"In any dispute, things can get out of hand because people have different expectations," said Abernethy. "A mediator helps people find the middle ground. Often people just need an avenue for being heard, and then they calm down."

eBay has taken a few "minor steps" to improve the feedback system recently, according to David A. Karp, author of "eBay Hacks." Until recently, Karp said, new eBay members weren t instructed on how to use the feedback system. Now people must watch a mandatory tutorial on the proper use of feedback before they are allowed to buy and sell on the site.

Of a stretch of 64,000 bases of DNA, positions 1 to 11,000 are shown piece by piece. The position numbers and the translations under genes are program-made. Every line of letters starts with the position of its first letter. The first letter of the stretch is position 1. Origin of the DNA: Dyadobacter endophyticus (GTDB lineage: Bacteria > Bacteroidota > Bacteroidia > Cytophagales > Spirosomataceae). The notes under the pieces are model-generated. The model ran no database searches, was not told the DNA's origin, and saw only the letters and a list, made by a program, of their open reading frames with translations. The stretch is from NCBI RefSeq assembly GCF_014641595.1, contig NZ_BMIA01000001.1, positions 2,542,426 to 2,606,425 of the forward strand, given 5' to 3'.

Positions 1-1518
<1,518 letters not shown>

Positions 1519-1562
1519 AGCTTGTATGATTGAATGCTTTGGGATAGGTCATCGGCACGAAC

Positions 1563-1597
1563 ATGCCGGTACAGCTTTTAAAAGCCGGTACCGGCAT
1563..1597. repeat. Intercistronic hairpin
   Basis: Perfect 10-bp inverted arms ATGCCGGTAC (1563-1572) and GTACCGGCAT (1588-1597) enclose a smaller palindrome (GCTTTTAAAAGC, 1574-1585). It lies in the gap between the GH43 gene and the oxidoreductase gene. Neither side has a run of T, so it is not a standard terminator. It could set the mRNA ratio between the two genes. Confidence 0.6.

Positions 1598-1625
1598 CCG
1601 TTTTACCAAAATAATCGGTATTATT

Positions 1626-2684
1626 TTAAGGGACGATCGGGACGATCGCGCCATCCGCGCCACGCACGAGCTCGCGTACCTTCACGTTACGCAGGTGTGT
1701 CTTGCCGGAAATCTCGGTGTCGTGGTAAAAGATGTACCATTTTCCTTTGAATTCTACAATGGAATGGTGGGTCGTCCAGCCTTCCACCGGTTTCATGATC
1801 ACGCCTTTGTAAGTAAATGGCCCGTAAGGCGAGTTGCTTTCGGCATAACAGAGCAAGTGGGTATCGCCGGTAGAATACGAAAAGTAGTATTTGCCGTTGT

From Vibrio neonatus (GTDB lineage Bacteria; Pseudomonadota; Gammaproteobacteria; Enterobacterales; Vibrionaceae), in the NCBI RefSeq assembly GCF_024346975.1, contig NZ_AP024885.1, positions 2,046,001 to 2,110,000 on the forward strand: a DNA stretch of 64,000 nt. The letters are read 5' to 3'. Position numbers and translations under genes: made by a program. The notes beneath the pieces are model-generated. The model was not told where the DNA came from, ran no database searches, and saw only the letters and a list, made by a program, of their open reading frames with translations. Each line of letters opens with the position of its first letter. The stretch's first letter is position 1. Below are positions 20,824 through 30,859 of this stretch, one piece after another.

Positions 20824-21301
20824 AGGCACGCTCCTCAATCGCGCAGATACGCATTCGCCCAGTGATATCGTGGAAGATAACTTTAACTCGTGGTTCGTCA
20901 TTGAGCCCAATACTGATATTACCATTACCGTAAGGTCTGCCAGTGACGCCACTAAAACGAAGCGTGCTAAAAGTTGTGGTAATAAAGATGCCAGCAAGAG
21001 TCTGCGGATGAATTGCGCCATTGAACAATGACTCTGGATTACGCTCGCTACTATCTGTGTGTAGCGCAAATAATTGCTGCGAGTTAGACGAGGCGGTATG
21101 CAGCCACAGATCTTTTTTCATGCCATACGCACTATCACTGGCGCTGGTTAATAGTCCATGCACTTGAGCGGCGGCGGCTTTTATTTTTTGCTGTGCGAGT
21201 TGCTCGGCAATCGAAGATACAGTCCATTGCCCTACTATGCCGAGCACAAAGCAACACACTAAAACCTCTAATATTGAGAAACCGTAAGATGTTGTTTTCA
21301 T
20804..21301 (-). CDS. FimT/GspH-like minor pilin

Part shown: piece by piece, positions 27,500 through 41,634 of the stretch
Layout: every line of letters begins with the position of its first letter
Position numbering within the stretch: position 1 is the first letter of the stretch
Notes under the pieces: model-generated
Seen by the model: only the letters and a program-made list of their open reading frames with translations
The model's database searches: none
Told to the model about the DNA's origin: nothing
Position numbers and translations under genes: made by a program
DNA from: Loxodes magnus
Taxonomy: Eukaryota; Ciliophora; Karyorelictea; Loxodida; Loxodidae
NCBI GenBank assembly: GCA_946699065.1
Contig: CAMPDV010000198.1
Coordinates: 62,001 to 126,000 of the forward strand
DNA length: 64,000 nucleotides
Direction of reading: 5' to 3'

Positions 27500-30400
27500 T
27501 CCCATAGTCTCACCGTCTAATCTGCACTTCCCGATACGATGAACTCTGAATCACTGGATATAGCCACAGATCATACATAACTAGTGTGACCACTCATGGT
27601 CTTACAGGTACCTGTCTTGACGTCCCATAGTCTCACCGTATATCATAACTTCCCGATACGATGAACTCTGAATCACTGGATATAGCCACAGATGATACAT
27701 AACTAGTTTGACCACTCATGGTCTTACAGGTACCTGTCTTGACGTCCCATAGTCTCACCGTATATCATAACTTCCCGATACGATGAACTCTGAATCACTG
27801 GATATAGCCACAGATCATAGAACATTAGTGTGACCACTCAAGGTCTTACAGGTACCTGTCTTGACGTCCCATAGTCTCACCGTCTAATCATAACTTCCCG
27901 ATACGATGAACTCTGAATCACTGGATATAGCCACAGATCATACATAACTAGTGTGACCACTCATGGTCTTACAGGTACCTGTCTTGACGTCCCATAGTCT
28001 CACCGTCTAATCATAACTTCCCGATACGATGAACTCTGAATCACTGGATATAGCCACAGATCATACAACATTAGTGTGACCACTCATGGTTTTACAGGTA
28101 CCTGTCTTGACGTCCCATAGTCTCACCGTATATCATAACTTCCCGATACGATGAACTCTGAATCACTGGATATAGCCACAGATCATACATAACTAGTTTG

"But eBay is reluctant to do anything more drastic than that because so much of its business relies on trust," said Karp. "You're exchanging money with complete strangers and the only thing you have to know that you won t get screwed is their reputation according to other eBay members."

Since some disgruntled buyers and sellers may opt not to leave negative feedback, fearing feedback retaliation, experienced eBay users have learned to interpret the stories behind feedback scores.

David Yaskulka, CEO of Blueberry Boutique, a seller of luxury apparel based in Long Valley, NJ. is a longtime seller on eBay. Yaskulka is also a member of the "Professional EBay Seller s Alliance" which is made up of companies that average more than $1 million in annual sales on eBay.